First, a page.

Joseph Libercci, pharmacist and longtime owner of the Park Avenue Pharmacy who was known as “Dr. Joe” and for his numerous kindnesses, died Oct. 11 of cancer at his Bolton Hill home. He was 72.
“Joe was just wonderful and really the center of Bolton Hill,” said Julian L. “Jack” Lapides, a Baltimore attorney and longtime former member of the House of Delegates. “He was generous, kind and calm, and wonderful to everyone. He gave and gave to our community and never asked anything for himself. He was the epitome of what a community should be.”
Donna Beth Joy Shapiro, a Baltimore writer, was not only a longtime customer, but also a friend of Mr. Libercci’s.
“One of the best things about moving to Bolton Hill was Joe and having a relationship with him and his wife Michelle,” Ms. Shapiro said. “Joe was the center of the universe in Bolton Hill. He was a gentle soul and a lovely person who could never do enough for you.”
She added: “I think the word mensch was invented for Joe.”
Charlie Vascellaro, a Bolton Hill writer and baseball historian, who lives in the Beethoven Apartments, across the street from the Park Avenue Pharmacy, was both a customer and friend who liked shooting the breeze with Mr. Libercci about the latest Orioles game.
“As long as time allowed,” Mr. Vascellaro said. “Joe was a wonderful human being and the backbone of our neighborhood. Everyone leaned on him."
Joseph Libercci, the son of Raphael Libercci, a tailor of Italian descent, and his wife, Anna Darrow Libercci, a Jewish homemaker, was born in Baltimore and raised on Beehler Avenue near Park Circle.
“He was raised with Jewish principles,” said his wife of six years, Michelle Libercci, whom he had been with since 2001.
A 1965 graduate of City College, he earned his pharmacy degree in 1971 from the University of Maryland School of Pharmacy.
After working at pharmacies in Middle River and Owings Mills, Mr. Libercci was approached by Mark Levi and Bernie Weisman, who attended pharmacy school with him at Maryland.
Mr. Levi, who was the owner of the Medical Arts Pharmacy on West Read Street, and Mr. Wiseman, who owned the Charlesmead Pharmacy in Pinehurst, offered Mr. Libercci a partnership in the Park Avenue Pharmacy located in the 1500 block of Park Ave., in the early 1980s.
“Joe was the model partner,” said Mr. Levi, a Pikesville resident, who is now retired. “We did this venture with Joe because he was such a good businessperson and partner that we got our return on our investment in one year, which allowed us to buy other stores.”
He recalled that Mr. Libercci had a favorite expression when he had a particularly good business day.
“Joe would say, ‘We had another bodacious day,’ ” Mr. Levi said.
Since 1984, Mr. Libercci has owned the pharmacy outright and was known for his customer service.
“He thrived at helping people day-to-day with their medicines and always gave his personal touch while explaining the side effects and contraindications of the drugs,” Ms. Libercci wrote in a biographical profile of her husband. “He would even drop off your medications at your home if you were unable to pick them up in time."
“In addition to filling prescriptions for the old folks who live in the assisted-living facility around the corner, he always recommended a more affordable alternative to name brand, over the counter medications,” Mr. Vascellaro said.
Dr. Daniel R. Howard, a Baltimore physician and friend, had cared for Mr. Libercci for the last 25 years.
“Joe was the most generous person I’ve ever known and really was an incredibly generous man,” Dr. Howard said. “He gave away more drugs than any pharmacist in the world. If someone couldn’t pay, he gave it to them. He took care of the homeless people and their pharmaceutical needs and cared about their housing needs.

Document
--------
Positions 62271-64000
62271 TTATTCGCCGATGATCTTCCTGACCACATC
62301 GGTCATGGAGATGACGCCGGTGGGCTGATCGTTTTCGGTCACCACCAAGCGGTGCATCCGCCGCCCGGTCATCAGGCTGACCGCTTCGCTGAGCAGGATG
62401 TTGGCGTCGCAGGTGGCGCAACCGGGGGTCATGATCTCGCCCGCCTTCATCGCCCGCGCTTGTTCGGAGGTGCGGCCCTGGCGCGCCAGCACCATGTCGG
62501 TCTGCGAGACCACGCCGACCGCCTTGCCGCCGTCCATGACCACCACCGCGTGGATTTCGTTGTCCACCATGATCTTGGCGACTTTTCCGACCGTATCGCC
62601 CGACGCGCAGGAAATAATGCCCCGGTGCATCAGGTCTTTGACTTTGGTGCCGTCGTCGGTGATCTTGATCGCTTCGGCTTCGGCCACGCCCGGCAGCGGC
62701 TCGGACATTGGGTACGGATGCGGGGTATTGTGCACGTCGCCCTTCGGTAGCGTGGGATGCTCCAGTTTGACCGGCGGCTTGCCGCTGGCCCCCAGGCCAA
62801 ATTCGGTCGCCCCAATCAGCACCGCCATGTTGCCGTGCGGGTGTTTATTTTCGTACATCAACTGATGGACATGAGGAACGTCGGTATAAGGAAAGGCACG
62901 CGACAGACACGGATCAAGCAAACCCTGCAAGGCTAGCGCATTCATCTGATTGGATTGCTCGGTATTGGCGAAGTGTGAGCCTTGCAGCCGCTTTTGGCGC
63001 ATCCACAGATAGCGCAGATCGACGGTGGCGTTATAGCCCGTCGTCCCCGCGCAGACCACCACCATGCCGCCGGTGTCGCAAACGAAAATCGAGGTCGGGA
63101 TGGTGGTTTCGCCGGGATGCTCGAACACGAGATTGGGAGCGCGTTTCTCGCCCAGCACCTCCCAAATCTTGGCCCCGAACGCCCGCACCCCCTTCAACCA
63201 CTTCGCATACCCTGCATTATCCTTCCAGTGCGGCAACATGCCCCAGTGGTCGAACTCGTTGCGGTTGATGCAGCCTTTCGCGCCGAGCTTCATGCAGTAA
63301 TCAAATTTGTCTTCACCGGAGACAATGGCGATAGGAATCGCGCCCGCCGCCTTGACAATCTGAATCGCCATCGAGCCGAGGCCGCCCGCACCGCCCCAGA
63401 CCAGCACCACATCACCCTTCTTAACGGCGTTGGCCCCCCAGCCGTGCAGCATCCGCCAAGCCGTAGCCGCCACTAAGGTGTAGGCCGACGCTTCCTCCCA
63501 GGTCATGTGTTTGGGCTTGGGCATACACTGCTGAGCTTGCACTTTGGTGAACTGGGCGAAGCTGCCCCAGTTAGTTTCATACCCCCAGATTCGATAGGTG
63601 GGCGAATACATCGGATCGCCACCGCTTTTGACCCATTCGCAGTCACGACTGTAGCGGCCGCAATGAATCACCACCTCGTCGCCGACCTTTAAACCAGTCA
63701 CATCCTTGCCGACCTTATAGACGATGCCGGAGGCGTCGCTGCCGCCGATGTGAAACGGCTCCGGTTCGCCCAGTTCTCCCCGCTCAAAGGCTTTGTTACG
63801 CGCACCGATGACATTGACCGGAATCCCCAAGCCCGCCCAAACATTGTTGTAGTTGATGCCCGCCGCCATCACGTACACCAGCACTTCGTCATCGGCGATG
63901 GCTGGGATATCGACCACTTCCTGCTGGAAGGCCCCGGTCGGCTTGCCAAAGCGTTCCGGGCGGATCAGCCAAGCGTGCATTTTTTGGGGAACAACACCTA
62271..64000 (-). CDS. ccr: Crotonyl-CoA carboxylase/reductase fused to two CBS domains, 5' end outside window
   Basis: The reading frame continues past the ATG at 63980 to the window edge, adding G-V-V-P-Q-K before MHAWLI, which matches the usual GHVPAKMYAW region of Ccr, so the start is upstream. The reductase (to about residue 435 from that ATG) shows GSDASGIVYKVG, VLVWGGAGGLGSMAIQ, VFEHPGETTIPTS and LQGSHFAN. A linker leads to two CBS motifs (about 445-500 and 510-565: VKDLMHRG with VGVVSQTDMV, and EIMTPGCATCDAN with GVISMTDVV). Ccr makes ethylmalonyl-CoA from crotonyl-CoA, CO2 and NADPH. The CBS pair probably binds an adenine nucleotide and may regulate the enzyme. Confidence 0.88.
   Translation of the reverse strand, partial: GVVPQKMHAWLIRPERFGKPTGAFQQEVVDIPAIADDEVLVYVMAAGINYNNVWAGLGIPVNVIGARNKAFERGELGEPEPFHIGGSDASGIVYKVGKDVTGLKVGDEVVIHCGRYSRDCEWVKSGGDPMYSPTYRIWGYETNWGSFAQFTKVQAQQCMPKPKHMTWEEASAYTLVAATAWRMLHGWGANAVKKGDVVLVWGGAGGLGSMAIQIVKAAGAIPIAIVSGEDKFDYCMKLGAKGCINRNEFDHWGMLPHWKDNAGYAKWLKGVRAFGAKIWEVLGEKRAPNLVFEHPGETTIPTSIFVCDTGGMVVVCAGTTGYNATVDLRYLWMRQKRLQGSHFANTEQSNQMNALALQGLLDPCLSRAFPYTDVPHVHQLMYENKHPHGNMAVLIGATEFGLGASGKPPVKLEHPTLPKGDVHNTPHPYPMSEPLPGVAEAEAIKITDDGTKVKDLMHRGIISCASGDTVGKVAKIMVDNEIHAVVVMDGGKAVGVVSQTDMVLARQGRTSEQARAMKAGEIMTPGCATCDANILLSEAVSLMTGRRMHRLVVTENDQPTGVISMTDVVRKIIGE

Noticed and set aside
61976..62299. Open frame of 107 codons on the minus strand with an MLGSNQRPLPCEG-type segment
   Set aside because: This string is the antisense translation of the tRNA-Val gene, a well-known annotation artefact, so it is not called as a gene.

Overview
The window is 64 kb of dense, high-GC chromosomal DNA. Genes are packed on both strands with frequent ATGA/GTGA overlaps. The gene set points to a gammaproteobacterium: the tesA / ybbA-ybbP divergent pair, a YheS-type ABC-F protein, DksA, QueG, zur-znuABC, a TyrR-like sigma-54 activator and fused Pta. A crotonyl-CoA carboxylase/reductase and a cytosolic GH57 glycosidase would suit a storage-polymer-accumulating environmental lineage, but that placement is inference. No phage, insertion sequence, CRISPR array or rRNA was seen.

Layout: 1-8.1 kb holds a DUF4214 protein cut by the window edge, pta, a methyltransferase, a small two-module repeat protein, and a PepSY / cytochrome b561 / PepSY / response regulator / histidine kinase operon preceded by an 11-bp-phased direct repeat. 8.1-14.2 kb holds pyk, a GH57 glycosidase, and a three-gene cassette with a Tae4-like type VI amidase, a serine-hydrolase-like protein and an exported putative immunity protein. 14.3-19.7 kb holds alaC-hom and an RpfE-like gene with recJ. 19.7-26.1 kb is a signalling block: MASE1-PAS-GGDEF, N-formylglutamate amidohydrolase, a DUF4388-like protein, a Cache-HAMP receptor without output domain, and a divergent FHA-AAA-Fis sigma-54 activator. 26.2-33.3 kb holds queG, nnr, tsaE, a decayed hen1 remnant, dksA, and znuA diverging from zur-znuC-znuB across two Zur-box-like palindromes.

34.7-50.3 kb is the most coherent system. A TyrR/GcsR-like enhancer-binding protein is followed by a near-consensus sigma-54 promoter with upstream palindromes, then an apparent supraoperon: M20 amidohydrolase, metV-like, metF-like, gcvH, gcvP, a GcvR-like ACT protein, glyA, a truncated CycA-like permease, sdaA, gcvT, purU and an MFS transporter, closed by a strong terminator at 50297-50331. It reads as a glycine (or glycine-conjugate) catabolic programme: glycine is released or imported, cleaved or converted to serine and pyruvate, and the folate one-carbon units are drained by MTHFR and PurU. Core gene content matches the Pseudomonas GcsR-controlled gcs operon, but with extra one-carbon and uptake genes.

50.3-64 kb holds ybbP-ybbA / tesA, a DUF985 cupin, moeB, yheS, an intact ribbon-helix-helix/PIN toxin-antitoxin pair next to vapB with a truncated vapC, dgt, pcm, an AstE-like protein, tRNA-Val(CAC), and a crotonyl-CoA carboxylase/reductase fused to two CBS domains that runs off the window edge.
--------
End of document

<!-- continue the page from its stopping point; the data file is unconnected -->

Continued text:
"I really don’t know how he survived.”
Park Avenue Pharmacy also sold beer, wine, spirits, cookies, crackers, chips, ice cream and candy among other things.
“It was like a general store,” said Shawn Harrod, of West Baltimore, who began working in the pharmacy as a cashier when he was 10 years old in 2004. “We sold post and greeting cards and ice cream for kids. We even had a hardware section. While we were a mom and pop pharmacy, we sold a little bit of everything.”
“He sold postage stamps and envelopes and allowed people to use his fax machine. It was a general store, post office and business center,” Mr. Vascellaro said.
In addition, Mr. Libercci’s pharmacy became a way station for postal workers, UPS and FedEx delivery people, who could safely leave packages they could not deliver to customers in his care.
“Joe would call up people and tell them he had a package waiting for them,” Mr. Vascellaro said.
“I went in there one day and there were about 20 packages in the corner and I asked Joe what this was all about,” Mr. Levi said, with a laugh. “He was a part-time pharmacist and a part-time UPS man whose pharmacy was like a UPS mailbox.”
Mr. Harrod’s mother had been a longtime cashier at the Park Avenue Pharmacy, and when she fell ill, he took over her job.
“I’d work there after school and on Saturdays and during the summer,” said Mr. Harrod, who is the drugstore’s pharmacy technician. “Joe was a very insightful person who always had a lesson to teach you or a cute or corny story to tell you.”
Mr. Harrod, who is preparing to attend pharmacy school, said Mr. Libercci was “my mentor.”
After selling the business several years ago, Mr. Libercci continued working there until a month before he died.
A resident of Bolton Hill for 13 years, Mr. Libercci was an Orioles and classic Hollywood movie fan.
"There isn’t a soul in Bolton Hill who had anything bad to say about Joe,' Mr. Levi said.
Graveside services were held Oct. 13 at Druid Ridge Cemetery in Pikesville.
In addition to his wife, he is survived by a daughter, Meredith Targarona of Baltimore County, and two grandchildren. An earlier marriage ended in divorce.